THE ADMIRAL’S DAUGHTER: dangerous waters!
A regular feature looking back on each of the Kydd titles – with story background, research highlights, writing challenges and more.
The eighth book in the Kydd series is THE ADMIRAL’S DAUGHTER. Kydd is back in command of his beloved Teazer but he finds as many challenges ashore as at sea in pursuit of the enemy.
This was the first Kydd book set in home waters – and I found it to be as wild and exotic a location as any, with spectacles such as the incredible complex of the Plymouth naval base and dockyard. In those pre-factory times it was the wonder of the age, employing thousands of men, when most industries counted their workers in tens at most.
No one in England lives far from the sea and a strong and abiding relationship with Neptune’s kingdom is a national characteristic, but it’s perhaps in the West Country where the maritime heritage is strongest. Since time immemorial, the sea has provided food and transport links between isolated communities, and with hundreds of miles of rocky coastline, and winter storms equal to any it’s also been the graveyard of so many fine ships.
I spent many hours exploring the iron-bound coast and shoreline. I chose Whitsand Bay, the scene of many all-too-familiar wrecks on the Cornish coast for a dramatic incident in the book. Kydd’s ship Teazer is making heavy weather of it back to the safety of Plymouth Sound and sights another vessel perilously close inshore. But despite heroic efforts by Kydd and his crew the other ship breaks up and the sailors perish, their strength spent in exhaustion and cold.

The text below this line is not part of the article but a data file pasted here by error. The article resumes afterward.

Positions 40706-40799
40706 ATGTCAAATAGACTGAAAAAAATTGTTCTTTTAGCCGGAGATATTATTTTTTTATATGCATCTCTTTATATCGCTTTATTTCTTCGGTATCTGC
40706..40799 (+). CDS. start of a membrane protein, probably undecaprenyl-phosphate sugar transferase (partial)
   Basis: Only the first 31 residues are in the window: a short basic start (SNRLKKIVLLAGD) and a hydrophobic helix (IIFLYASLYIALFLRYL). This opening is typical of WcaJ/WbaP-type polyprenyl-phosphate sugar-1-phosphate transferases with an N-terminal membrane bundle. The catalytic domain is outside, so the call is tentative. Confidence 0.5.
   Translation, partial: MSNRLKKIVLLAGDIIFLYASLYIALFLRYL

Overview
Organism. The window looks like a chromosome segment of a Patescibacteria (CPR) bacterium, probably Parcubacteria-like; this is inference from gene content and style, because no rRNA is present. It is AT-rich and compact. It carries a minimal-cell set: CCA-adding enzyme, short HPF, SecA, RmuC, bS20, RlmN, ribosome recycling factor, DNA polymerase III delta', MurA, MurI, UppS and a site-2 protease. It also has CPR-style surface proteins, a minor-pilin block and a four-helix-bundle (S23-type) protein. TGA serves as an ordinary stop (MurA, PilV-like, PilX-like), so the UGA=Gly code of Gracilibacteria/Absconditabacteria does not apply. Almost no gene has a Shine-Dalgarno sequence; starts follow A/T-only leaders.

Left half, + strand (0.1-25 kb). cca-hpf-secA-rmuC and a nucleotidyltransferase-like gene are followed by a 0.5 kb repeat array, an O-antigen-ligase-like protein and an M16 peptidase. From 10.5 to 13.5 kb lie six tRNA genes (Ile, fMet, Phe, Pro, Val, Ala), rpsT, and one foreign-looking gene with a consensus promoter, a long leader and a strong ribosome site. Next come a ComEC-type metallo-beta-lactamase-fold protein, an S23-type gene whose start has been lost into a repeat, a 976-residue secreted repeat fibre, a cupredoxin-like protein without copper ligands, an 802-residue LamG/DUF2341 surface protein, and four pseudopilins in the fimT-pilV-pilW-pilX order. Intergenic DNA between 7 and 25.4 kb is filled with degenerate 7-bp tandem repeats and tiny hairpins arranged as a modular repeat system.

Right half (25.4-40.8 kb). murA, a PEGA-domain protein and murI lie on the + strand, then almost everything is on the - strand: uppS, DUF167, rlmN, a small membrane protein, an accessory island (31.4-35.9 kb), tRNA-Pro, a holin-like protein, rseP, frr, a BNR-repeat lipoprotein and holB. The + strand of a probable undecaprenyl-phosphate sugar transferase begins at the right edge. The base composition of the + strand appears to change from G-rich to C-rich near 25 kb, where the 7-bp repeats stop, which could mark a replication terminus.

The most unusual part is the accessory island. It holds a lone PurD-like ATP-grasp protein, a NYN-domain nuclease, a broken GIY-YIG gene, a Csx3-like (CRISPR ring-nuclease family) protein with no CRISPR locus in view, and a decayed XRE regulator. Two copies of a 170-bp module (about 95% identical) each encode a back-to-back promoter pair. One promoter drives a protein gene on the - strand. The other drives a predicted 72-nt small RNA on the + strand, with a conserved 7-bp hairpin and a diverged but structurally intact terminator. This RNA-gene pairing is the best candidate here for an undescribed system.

The book’s dedication
Given incidents like the one in Whitsand Bay it seemed appropriate to use this verse Martyn Parker wrote, some 200 years ago
- Ye gentlemen of England that live at home at ease
Ah! Little do you think upon the dangers of the seas!
His words still have resonance today.
In the course of location research, as well as taking in the general area of the West Country, I spent some time in the picturesque fishing village of Polperro in Cornwall. Kathy and I stayed in a smugglers cottage dating back to even before Kydd’s day.
When doing location research finding local inhabitants with knowledge and expertise is always invaluable. For THE ADMIRAL’S DAUGHTER there were many I had to thank, including former harbour master Tony White and historian Jeremy Johns – but a special debt is owed to ex-fisherman Bill Cowan who schooled me in the lore and practice of the Cornish fishery, and shipwright Ron Butters, whose wonderfully crafted models of fishing vessels under sail told me all I need to know about these hardy craft.
If you’re ever in Polperro it’s worth visiting the Polperro Heritage Museum of Smuggling and Fishing which houses a fascinating collection of exhibits. It’s open March to October.
In Plymouth, which is actually not far from my home in Devon, I was privileged to be given a special private tour of Stonehouse Royal Marine Barracks. The Long Room, where Kydd attended the ball, still stands tall within the complex. As well, Kathy and I put in considerable footwork in Old Plymouth pacing out the very streets that Kydd comes to know in the book.